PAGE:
An Introduction to the Theory and Practice of Capital Punishment in the United States


  • Robert Bohm

This fourth edition of the first true textbook on the death penalty engages the reader with a full account of the arguments and issues surrounding capital punishment. The book begins with the history of the death penalty from colonial to modern times, and then examines the moral and legal arguments for and against capital punishment. It also provides an overview of major Supreme Court decisions and describes the legal process behind the death penalty. In addressing these issues, the author reviews recent developments in death penalty law and procedure, including ramifications of newer case law, such as that regarding using lethal injection as a method of execution. The author’s motivation has been to understand what motivates the "deathquest" of the American people, leading a large percentage of the public to support the death penalty. The book will educate readers so that whatever their death penalty opinions are, they are informed ones.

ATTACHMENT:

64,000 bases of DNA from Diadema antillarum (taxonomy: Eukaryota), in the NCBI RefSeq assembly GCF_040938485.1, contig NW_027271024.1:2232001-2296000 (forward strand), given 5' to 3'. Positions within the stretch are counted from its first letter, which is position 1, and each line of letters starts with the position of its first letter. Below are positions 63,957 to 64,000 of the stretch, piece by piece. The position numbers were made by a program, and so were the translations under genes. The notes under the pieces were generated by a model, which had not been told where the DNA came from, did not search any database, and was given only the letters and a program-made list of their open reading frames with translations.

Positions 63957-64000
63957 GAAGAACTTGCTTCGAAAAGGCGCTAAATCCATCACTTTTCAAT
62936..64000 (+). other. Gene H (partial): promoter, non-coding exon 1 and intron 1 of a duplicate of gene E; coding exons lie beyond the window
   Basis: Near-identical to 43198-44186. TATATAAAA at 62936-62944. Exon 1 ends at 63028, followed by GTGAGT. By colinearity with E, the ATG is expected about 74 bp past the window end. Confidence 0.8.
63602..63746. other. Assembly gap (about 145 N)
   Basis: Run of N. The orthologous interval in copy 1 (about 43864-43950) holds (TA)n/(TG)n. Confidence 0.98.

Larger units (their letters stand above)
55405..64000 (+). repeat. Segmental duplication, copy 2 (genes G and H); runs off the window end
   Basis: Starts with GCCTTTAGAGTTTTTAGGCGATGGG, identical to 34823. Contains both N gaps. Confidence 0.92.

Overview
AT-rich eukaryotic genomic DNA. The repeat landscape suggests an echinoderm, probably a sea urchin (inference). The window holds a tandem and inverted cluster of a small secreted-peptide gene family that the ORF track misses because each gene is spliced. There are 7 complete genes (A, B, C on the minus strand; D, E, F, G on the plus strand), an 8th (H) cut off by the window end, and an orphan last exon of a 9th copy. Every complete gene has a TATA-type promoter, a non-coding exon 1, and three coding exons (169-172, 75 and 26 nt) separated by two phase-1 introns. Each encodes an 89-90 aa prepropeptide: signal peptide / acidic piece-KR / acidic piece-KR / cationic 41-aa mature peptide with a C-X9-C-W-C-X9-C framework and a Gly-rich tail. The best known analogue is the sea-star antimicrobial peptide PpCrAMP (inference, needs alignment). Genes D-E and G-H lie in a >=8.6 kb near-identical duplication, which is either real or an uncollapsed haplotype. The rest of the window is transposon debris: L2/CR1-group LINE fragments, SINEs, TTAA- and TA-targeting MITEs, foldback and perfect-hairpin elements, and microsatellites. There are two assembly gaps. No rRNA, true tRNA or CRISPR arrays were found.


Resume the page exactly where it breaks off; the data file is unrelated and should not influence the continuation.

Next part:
View full description


Criminal justice undergraduate and graduate students, as well as social science and law students


Book information

  • Published: August 2011
  • ISBN: 978-1-4377-3493-5

Table of Contents

1. History of the Death Penalty in the United States: The Pre-Modern Period (1608-1972)

2. Capital Punishment and the Supreme Court: The Pre-Modern Period

3. The Challenge to Capital Punishment's Legality

4. Capital Punishment and the Supreme Court: The Modern Period

5. The Death Penalty at the Federal Level, in the Military, and Globally

6. Methods of Execution

7. General Deterrence and the Death Penalty

8. Incapacitation and Economic Costs of Capital Punishment

9. Miscarriages of Justice and the Death Penalty

10. Arbitrariness and Discrimination in the Administration of the Death Penalty

11. Retribution, Religion, and Capital Punishment

12. American Death Penalty Opinion